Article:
Appraisal myths debunked

Legally, a real estate appraiser needs to be state certified to create substantiated appraisal reports for federally-related transactions. The law gives you the right to receive a copy of your finished appraisal from your lending agency after it has been provided. Contact us if you have any questions about the appraisal process.

Myth: The value that is assessed by the appraiser will be the same as the market value.

Fact: This is not often the case; most states do support the concept that the assessed value is the same as market value, but not always. Examples include when interior reconstruction has happened and the assessor does not know about the improvements, or when homes in the area have not been reassessed for an prolonged period of time.

Myth: The opinion of value of a house will be different depending upon whether the appraisal is produced for the buyer or the seller.

Fact: The cost of the property does not affect the payment of the appraiser; as such, the appraiser has no vested interest in the cost of the property. Obviously, he will conduct business with impartiality and objectivity regardless for whom the appraisal is created.

Myth: The replacement cost of the house will be is on par with the market value.

Fact: Market value is based on what a willing buyer would likely pay a willing seller for a specific home, with neither being under undue influence to buy or sell. The dollar amount needed to reconstruct a home is what forms the replacement cost.

Myth: Appraisers use a formula, like a certain price per square foot, to conclude the value of a property.

Fact: Appraisers complete a full analysis of all factors in consideration to the cost of a house, including its location, condition, size, proximity to facilities and recent worth of comparable homes.

Myth: In a strong economy - when the values of properties in a given county are found to be increasing by a particular percentage - the worth of individual properties in the area can be expected to rise by that same percentage.

Fact: Worth increase of a certain house must be determined on a case-by-case basis, factoring in information on comparable houses and other relevant specifications within the property itself. It doesn't matter if the economy is on the rise or declining.

Have other questions about appraisers, appraising or real estate in Elmore County or Montgomery, AL?

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Myth: The house's outside is determinate of the actual price of the property; there is no need to do an interior appraisal.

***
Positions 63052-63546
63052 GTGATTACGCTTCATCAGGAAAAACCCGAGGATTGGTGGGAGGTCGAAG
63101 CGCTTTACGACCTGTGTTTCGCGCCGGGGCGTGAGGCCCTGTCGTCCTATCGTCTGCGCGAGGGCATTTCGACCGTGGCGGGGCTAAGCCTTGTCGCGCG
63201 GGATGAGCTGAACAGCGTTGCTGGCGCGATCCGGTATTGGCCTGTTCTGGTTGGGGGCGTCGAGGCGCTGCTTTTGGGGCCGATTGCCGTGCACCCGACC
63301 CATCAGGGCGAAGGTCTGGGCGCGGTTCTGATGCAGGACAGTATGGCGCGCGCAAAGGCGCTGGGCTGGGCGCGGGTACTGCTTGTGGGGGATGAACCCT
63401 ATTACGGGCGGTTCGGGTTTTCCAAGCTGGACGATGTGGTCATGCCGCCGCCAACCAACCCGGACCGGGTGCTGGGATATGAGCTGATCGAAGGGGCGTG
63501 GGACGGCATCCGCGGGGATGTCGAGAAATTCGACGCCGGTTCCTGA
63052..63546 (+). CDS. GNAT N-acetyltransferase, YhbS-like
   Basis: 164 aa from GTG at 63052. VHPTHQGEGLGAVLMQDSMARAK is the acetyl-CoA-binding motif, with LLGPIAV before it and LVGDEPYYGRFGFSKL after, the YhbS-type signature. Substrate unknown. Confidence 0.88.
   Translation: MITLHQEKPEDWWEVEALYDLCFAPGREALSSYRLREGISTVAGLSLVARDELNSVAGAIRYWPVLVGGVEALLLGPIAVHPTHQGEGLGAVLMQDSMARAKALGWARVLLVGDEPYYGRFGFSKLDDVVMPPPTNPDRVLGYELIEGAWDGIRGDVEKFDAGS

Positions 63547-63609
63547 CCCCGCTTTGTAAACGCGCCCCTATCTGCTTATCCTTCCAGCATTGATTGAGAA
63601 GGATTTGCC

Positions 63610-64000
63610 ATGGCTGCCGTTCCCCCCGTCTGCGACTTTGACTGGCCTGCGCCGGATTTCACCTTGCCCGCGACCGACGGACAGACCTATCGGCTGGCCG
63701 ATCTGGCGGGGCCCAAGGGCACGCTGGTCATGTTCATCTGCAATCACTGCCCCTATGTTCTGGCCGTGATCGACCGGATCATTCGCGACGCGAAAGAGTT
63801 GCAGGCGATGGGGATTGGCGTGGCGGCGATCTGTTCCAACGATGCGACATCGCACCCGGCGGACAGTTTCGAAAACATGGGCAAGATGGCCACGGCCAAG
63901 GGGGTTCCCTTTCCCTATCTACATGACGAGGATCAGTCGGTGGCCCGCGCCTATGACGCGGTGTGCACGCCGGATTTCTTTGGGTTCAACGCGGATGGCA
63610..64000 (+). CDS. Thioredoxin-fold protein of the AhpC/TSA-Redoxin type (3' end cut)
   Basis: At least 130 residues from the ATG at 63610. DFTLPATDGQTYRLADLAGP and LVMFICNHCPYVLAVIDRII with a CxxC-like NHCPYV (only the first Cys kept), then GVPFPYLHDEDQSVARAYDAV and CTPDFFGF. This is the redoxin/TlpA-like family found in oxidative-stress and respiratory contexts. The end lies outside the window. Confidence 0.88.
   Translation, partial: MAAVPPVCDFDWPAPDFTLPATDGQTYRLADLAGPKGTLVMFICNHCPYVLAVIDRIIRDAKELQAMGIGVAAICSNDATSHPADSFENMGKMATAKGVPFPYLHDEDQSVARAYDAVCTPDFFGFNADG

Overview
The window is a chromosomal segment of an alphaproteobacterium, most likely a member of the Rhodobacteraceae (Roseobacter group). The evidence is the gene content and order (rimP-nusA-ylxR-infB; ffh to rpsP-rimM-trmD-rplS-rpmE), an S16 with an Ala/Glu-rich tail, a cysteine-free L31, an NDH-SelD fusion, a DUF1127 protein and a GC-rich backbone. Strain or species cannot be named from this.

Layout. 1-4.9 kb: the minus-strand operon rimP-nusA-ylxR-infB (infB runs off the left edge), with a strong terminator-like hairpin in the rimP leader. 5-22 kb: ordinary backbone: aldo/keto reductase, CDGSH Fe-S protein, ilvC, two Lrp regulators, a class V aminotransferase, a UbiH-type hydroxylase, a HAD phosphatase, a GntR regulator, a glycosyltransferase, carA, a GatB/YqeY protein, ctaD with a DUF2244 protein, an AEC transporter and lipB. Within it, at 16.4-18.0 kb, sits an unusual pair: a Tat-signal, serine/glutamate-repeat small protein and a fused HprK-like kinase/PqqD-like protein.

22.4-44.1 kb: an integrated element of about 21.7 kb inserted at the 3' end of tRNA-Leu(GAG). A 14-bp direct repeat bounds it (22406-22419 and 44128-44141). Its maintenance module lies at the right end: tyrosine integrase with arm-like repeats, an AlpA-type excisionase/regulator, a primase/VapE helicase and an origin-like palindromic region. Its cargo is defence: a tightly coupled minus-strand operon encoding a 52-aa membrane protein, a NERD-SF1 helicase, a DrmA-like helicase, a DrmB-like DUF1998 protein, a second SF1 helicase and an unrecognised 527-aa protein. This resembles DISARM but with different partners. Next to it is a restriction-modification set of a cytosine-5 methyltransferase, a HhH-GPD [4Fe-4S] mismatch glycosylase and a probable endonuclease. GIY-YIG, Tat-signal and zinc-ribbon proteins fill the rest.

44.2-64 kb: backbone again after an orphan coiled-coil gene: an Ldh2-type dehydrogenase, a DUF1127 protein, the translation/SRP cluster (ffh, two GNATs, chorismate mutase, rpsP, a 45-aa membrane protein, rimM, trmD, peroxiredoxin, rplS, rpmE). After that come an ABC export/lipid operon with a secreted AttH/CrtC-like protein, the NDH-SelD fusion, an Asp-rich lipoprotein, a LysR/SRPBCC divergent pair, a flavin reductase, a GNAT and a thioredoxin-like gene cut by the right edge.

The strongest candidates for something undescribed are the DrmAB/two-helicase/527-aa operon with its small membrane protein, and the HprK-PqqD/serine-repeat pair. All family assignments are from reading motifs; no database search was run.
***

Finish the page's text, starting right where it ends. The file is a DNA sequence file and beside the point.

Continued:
Fact: There are a number of different variables that show property value; these factors include area, condition, improvements, amenities, and market trends. There's no real way to get all of this data from simply viewing the property from the outside.

Myth: Since you're the one providing the money for the appraisal when applying for your loan to purchase or refinance your house, you own the provided appraisal.

Fact: The appraisal report is, in fact, legally owned by the lending agency - unless the lender "relinquishes its interest" in the document. Under the Equal Credit Opportunity Act, any consumer demanding a copy of the appraisal report must be provided with one by their lending agency.

Myth: Consumers need not care about what is in their appraisal so long as it exceeds the needs of their lending institution.

Fact: A home buyer should definitely read through their document; there will probably be some questions or some concerns about the accuracy of the appraisal report that should be addressed. Remember, this is probably the most expensive and important investment a consumer will ever make. There is a great deal of data contained in an appraisal report that will probably be useful to the home buyer in the future, such as the legal and physical description of the property, square footage measurements, list of comparable properties in the neighborhood, neighborhood description and a narrative of current real-estate activity and/or market trends in the proximity.

Myth: There is no reason to hire an appraiser unless you are trying to get an assessment of the price of a property during a sales transaction involving a lending institution.

Fact: Hiring an appraiser can fulfill a variety of necessities depending on the designations and certifications of the appraiser involved; appraisers can provide a variety of different services, including benefit/cost analysis, tax assessment, legal dispute resolution, and even estate planning.

Myth: An appraisal report is no different than a home inspection.

Fact: A home inspection report has a completely different purpose than an appraisal report. The task of the appraiser is to come to an opinion of value in the appraisal process and through creating the report. The point of a home inspector is to approximate the condition of the property and its main components, then write a report on these inspection.